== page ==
Schurman, Anna Maria van. Whether a Christian woman should be educated and other writings from her intellectual circle; edited and translated by Joyce L. Irwin (The other voice in early modern Europe). Chicago: University of Chicago Press, c1998. (xxvi, 148 p).
LC#: BT704 .S3813 1998:  ISBN: 0226849988, 0226849996
Includes translated selections from the writings of Gijsbert Voet (1589-1676). Includes bibliographical references (p. 139-144) and index.

"I shall resort to this unique support of friendship."

[In 1632 the 24-year-old Schurman wrote to a 60-year-old theologian at the University of Leiden, Andre Rivet, whom she had never met. At least a year earlier, she had written a work (now lost) for young women "in which I try to persuade them... of the best way to make use of our leisure"; now she asked Rivet to be the work's"guide and protector." The letter's opening:]

Whenever I think to myself, venerable Sir, how much your kindness has obliged me to you and with what honor you have expressed your opinion of me to others, I confess nothing is more pleasing and no greater fortune has ever befallen me than from so slight cultivation to obtain such abundant fruits.... And since in this age the stars are especially inconstant and fleeting, I shall resort to this unique support of friendship.

Nor am I so ignorant of this world as not to believe that there exists some ill-willed person who would declare that I have been led to this point in the vainglorious hope of displaying my mental ability. But God is my witness how far removed from this kind of ambition is my purpose in the kind of life I have undertaken.       [p.39]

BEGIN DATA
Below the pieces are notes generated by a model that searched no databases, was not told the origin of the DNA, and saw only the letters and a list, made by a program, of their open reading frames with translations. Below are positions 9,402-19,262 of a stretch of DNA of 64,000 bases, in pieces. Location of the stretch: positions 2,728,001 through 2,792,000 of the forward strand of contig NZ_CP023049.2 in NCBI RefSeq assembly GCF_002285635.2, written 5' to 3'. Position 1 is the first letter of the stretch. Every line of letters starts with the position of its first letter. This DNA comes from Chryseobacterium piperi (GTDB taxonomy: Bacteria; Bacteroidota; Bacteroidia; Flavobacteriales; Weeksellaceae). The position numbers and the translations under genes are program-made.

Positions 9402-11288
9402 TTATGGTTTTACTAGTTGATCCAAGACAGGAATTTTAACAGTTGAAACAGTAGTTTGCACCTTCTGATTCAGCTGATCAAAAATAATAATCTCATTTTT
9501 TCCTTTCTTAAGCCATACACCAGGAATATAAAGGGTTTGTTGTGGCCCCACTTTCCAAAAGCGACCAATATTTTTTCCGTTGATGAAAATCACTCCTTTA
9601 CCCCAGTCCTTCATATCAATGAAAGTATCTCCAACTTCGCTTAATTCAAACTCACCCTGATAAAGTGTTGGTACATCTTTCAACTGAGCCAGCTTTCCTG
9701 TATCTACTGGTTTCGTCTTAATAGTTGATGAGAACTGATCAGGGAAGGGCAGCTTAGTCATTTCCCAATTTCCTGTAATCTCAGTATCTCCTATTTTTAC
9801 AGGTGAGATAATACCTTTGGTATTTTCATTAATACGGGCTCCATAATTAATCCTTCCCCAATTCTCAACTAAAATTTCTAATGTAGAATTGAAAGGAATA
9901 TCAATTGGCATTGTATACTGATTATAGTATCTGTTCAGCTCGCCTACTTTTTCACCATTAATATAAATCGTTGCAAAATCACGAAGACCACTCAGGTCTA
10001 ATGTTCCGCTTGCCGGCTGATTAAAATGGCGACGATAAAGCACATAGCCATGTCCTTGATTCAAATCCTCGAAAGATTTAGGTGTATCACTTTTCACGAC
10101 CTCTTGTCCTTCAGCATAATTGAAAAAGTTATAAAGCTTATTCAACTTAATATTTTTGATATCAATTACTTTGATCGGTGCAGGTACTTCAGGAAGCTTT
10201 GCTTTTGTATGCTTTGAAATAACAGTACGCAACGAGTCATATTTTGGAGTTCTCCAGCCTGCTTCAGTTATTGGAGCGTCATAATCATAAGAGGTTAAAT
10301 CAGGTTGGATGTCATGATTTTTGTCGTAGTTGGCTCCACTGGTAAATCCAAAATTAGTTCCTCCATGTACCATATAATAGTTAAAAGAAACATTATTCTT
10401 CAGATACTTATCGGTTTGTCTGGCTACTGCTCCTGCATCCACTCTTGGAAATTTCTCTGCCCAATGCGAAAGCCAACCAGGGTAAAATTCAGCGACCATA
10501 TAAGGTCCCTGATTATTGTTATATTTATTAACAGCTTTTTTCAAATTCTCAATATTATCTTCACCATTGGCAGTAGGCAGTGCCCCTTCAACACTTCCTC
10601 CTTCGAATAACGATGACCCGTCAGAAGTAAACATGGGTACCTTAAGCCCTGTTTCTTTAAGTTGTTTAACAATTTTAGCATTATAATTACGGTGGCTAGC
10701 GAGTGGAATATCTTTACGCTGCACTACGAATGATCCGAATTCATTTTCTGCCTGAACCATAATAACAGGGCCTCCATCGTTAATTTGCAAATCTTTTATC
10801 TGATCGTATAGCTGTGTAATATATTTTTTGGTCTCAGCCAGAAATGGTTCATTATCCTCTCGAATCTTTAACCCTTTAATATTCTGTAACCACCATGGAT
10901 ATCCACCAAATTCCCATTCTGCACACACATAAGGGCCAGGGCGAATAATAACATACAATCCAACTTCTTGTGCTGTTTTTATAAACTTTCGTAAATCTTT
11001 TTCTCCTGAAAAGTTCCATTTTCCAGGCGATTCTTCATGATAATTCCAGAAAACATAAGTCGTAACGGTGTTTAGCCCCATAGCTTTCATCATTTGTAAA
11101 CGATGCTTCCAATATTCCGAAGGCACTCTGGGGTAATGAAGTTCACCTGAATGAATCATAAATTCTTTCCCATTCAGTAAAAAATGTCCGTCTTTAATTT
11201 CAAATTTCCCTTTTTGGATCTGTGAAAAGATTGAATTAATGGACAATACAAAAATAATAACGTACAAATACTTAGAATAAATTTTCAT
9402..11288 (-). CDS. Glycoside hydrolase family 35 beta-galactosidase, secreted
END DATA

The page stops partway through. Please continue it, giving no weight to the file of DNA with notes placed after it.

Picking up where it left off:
"I do not see why the most beautiful adornment... is not fitting."

[In his response, Rivet cautioned that the kind of study Schurman does is only for a few "rare" women. It appears that this comment gave Schurman the impetus to develop the argument that would become her Dissertatio.... After five years of thinking about it she offers her answer in a letter to Rivet that is not as tightly argued as the published text would be, but that presents her feelings more strongly:]

...[Y]ou write thus: "Nor may it perhaps be expedient for many to choose this kind of life; it may suffice is some, called to it by a special instinct, sometimes stand out." If married women involved in household affairs or any others who by necessity look after the interests of family matters are understood here, I assent immediately; but if we mean girls endowed with mental ability who are to be educated more liberally---such as our age produces in large numbers---I will accede less easily.

An enormous admiration of sciences or the justice of common law moves me not to set down as rare in our sex that which is most worthy of the desires of all. For since wisdom is so much an ornament of the human races that it ought by right to be extended to one and all (as far as, in fact, one's fortune allows), I do not see why the most beautiful adornment of all by far is not fitting for a maiden, in whom we allow diligence in tending and adorning herself.          [p.42]

"By what law, I ask, have these things become our lot?"

[Schurman believed in her argument, but she also enjoyed using the arts of rhetoric. After citing classical authorities who argue for the education of men:]

But they are apt to argue that pulling the needle and distaff is an ample enough school for women. I confess many have been thus persuaded, and those of today who are maliciously inclined agree with them in many cases.